Polish writer Jakub Żulczyk faces charges for insulting the Polish president Andrej Duda on social media, risking a three-year prison sentence.
On 7 November last year, Duda tweeted to Joe Biden to congratulate him on a “successful presidential campaign”. He added, “as we await the nomination by the Electoral College, Poland is determined to upkeep high-level and high-quality PL-US strategic partnership for an even stronger alliance.”
In response, popular Polish novelist Jakub Żulczyk wrote “Joe Biden is the 46th president of the USA” on his Facebook profile, adding: “Andrzej Duda is a moron.” The 37-year-old writer said that he had researched US politics and that he had “never heard of such a thing as an Electoral College nomination.”
On 23 March, prosecutors launched charges against Żulczyk, considering the text “offensive” and “unacceptable”. Żulczyk, who is known for his 2014 novel Blinded by the Lights, which was later adapted to a TV series for HBO Europe, said he had found out about the charges from the press.
Insulting the head of state can result in imprisonment or a fine in Poland, which has some of the strictest rules on defamation against state officials, symbols, institutions, and national flags, as well as insults to religious beliefs.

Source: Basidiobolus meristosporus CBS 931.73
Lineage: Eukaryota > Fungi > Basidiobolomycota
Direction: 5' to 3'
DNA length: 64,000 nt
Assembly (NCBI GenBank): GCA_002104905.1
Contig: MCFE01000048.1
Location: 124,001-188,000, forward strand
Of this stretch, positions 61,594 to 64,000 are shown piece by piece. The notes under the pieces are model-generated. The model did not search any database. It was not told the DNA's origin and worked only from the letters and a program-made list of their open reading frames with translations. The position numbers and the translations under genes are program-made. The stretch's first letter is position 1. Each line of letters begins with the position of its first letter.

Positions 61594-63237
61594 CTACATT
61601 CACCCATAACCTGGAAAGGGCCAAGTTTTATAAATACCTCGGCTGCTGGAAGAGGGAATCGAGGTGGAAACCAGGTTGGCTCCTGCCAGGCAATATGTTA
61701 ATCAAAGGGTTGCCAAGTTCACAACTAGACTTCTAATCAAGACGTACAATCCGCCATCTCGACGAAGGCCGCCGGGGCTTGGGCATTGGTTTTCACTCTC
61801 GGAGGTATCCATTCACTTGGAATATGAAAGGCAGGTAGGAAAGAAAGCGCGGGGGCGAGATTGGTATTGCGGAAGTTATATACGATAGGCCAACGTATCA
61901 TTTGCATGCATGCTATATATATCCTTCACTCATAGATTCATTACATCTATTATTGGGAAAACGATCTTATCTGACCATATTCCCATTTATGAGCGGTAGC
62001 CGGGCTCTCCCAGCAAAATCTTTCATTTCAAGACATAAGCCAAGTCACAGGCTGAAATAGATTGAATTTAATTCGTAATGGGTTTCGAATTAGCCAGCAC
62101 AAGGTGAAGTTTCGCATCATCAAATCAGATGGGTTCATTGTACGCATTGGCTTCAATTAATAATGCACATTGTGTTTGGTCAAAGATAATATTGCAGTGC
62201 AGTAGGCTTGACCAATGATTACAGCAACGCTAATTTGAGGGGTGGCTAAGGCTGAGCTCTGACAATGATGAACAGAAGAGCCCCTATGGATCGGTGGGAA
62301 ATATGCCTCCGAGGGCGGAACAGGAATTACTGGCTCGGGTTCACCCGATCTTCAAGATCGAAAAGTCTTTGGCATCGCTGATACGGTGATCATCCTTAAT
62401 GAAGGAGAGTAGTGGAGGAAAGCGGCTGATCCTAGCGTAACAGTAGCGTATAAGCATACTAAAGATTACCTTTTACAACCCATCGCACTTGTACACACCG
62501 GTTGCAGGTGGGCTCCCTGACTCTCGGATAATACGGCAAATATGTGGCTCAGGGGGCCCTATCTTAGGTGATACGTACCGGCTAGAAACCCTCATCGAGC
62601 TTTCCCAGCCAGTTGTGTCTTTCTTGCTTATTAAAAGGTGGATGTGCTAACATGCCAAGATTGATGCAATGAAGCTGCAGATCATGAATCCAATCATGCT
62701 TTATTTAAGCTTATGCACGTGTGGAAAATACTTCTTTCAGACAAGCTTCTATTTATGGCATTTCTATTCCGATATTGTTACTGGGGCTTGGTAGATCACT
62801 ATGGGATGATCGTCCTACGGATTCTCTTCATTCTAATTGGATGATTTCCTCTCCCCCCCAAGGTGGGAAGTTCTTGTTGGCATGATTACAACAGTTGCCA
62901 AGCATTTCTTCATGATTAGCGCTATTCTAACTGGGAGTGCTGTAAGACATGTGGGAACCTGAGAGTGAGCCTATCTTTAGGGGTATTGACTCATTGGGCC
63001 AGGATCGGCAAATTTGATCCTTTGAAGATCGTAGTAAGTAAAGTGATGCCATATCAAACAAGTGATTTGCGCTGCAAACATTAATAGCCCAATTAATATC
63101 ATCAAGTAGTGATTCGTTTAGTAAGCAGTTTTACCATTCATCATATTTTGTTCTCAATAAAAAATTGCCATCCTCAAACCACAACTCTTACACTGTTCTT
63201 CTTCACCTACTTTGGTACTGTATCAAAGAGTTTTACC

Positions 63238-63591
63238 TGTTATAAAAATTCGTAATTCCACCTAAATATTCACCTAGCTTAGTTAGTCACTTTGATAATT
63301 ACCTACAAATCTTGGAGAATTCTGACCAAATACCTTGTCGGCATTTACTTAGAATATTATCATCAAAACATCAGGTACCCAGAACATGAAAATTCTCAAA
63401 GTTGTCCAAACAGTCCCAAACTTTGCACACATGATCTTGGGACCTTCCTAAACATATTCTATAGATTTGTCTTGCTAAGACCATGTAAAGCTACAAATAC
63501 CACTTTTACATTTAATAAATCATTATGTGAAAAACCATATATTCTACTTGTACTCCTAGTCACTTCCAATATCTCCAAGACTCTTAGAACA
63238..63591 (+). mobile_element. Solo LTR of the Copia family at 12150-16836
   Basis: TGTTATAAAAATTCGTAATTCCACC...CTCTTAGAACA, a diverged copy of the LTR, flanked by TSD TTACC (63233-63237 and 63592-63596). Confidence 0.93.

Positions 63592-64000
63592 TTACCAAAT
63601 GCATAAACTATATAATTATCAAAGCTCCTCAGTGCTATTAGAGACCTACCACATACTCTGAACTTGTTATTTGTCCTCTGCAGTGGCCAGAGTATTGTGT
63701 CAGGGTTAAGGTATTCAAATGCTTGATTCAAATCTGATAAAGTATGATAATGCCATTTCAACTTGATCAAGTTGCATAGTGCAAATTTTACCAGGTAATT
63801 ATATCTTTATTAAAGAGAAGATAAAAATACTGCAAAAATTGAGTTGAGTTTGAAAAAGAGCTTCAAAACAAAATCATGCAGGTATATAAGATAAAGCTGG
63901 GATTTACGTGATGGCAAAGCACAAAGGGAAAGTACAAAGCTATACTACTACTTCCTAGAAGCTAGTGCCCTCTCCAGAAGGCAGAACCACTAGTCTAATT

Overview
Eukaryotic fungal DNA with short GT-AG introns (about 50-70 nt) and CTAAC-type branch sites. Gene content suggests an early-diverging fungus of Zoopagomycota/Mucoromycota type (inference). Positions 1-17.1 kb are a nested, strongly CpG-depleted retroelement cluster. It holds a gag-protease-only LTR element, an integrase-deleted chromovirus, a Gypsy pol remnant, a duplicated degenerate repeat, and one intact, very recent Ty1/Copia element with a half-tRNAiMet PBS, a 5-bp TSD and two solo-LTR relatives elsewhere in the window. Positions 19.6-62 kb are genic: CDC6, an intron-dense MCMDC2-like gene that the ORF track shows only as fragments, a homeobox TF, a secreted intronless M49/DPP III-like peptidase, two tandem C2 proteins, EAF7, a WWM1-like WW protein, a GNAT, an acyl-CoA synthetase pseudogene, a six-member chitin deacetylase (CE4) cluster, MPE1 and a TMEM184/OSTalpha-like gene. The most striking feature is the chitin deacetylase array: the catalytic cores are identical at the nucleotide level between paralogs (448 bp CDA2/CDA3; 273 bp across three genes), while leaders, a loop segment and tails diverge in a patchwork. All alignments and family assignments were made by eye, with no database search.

What is the bigger picture?
The case is consistent with the Polish right-wing government’s increased authoritarian rule under the Law and Justice party (PiS), which has restrained the freedoms of artists through politically-motivated appointments of museums directors and, more recently, banning a women’s film festival in March for showing a short film about women working in a Hungarian factory producing vibrators, as well as another short, depicting Donald Trump’s misogynistic comments.
“This is far from an isolated incident,” Jo Harper, author of Our man in Warszawa and Poland’s Memory Wars. Essays in Illiberalism, told The Calvert Journal. “It fits firmly into a running attempt to define what is acceptable to say, to read, to discuss. The right in Poland is more ‘woke’ than the rightwing pundits usually accuse the left of being. The control of language is critical, and goes to the heart of issues of free speech. But only when it offends a traditional conception of the state, authority and Polish statehood. Not when it offends gay people, women, or immigrants,” he added.
What is the legal bigger picture?
While other countries including Azerbaijan, Belarus, Belgium, Denmark, Germany, and Uzbekistan among others, also consider insults brought to state officials as criminal offences, Poland has the highest number of “insult” laws.
OSCE has criticised these laws in one report, saying they “cannot justify conferring on [the head of state] a privilege or special protection vis-à-vis the right to report and express opinions about him or her.”
“I’m not going to act like the Warsaw prosecutor’s office and respond now to whether the charges are correct or not,” Żulczyk commented in another Facebook post. “This is between me and my attorney. The court will be the first to find out whether I plead guilty or not, then the media,” he added.
The event has sparked outrage in Poland and abroad. Amid high-profile reactions, film and TV director Agnieszka Holland, an outspoken critic of Poland’s government, said: “The loop is tightening, especially since their ass is on fire. This [case] will not result in liberalisation — quite the opposite,” she warned.